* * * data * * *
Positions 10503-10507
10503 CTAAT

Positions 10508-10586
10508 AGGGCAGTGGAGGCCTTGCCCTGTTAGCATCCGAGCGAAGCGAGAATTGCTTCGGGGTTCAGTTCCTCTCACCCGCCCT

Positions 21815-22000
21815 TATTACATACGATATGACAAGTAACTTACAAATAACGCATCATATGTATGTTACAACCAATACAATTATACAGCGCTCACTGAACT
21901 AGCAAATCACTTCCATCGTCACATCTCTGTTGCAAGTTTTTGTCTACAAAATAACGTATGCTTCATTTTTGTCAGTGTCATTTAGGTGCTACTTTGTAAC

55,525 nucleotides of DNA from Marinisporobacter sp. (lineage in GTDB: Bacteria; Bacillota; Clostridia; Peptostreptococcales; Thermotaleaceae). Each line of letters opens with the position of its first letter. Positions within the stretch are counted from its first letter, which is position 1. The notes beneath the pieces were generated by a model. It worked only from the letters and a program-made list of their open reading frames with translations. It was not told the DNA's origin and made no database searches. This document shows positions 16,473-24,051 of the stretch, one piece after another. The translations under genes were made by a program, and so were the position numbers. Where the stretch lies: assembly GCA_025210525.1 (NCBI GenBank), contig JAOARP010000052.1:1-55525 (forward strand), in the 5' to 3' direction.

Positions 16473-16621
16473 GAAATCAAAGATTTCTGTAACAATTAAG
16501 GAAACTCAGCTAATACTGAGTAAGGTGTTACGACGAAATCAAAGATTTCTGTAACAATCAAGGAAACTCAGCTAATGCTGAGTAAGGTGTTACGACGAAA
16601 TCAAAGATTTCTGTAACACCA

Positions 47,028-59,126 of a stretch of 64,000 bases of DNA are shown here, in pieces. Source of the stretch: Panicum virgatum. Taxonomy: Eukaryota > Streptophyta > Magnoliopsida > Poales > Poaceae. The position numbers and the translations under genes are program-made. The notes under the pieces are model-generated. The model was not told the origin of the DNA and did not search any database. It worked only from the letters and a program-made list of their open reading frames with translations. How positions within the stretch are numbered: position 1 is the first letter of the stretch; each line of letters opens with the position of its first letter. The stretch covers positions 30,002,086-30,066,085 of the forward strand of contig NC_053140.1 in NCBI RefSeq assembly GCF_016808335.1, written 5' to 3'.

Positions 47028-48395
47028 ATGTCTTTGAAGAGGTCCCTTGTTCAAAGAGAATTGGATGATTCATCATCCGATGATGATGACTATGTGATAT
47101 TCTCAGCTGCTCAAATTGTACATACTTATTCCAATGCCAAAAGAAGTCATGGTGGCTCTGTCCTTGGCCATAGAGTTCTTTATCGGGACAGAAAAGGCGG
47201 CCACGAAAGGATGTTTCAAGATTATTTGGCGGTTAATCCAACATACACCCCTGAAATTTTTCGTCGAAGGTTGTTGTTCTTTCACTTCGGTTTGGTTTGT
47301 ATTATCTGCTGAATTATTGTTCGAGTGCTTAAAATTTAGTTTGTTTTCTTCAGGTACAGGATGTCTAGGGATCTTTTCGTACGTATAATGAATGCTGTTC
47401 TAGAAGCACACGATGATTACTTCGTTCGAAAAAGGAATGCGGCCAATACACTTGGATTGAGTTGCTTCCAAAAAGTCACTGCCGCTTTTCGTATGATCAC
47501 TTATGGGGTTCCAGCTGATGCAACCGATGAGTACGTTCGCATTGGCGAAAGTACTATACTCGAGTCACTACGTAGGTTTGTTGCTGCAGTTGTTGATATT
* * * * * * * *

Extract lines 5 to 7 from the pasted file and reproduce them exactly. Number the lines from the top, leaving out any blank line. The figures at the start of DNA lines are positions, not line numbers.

Positions 21815-22000
21815 TATTACATACGATATGACAAGTAACTTACAAATAACGCATCATATGTATGTTACAACCAATACAATTATACAGCGCTCACTGAACT
21901 AGCAAATCACTTCCATCGTCACATCTCTGTTGCAAGTTTTTGTCTACAAAATAACGTATGCTTCATTTTTGTCAGTGTCATTTAGGTGCTACTTTGTAAC